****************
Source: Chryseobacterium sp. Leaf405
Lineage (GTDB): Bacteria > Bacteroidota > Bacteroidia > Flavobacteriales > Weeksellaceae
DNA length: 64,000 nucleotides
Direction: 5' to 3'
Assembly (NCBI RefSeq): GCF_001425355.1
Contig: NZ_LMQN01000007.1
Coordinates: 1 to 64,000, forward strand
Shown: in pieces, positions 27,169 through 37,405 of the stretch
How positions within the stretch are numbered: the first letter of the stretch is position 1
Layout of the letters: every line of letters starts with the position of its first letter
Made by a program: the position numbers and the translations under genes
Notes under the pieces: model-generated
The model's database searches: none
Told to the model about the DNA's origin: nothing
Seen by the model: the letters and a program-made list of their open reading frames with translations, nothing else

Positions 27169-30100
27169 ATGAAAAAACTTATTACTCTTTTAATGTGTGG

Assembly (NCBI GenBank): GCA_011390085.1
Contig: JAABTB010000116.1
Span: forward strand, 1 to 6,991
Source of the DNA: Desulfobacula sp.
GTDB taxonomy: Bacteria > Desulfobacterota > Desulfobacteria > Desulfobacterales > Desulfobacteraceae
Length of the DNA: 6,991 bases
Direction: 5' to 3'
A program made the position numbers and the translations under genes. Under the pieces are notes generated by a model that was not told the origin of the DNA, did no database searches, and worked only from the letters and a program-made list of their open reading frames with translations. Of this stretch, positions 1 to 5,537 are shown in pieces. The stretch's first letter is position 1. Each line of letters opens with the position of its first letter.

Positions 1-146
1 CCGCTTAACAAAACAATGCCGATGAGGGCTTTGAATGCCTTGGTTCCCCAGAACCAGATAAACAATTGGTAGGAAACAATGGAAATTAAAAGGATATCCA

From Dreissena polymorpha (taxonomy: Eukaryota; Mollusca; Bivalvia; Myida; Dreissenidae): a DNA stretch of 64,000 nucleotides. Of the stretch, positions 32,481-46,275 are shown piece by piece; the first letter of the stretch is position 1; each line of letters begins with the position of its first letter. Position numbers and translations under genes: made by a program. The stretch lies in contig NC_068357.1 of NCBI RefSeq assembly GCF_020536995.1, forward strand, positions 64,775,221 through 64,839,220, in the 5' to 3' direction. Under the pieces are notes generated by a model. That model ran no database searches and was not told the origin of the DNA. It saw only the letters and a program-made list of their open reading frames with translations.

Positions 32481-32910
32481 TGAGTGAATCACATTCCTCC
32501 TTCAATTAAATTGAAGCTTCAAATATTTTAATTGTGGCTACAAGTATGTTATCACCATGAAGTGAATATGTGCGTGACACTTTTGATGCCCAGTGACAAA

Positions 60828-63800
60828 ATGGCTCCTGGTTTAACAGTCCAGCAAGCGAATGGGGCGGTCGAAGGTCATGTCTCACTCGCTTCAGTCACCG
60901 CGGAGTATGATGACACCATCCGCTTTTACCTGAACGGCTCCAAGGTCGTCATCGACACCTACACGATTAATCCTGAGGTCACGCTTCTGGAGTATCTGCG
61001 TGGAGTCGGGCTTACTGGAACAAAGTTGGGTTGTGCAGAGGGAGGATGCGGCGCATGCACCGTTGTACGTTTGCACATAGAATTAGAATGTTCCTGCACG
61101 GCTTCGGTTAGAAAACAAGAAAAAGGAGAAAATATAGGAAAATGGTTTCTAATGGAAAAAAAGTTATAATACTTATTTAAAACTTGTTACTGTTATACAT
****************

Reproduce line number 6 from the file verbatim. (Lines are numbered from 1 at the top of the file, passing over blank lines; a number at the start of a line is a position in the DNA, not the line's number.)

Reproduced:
Contig: NZ_LMQN01000007.1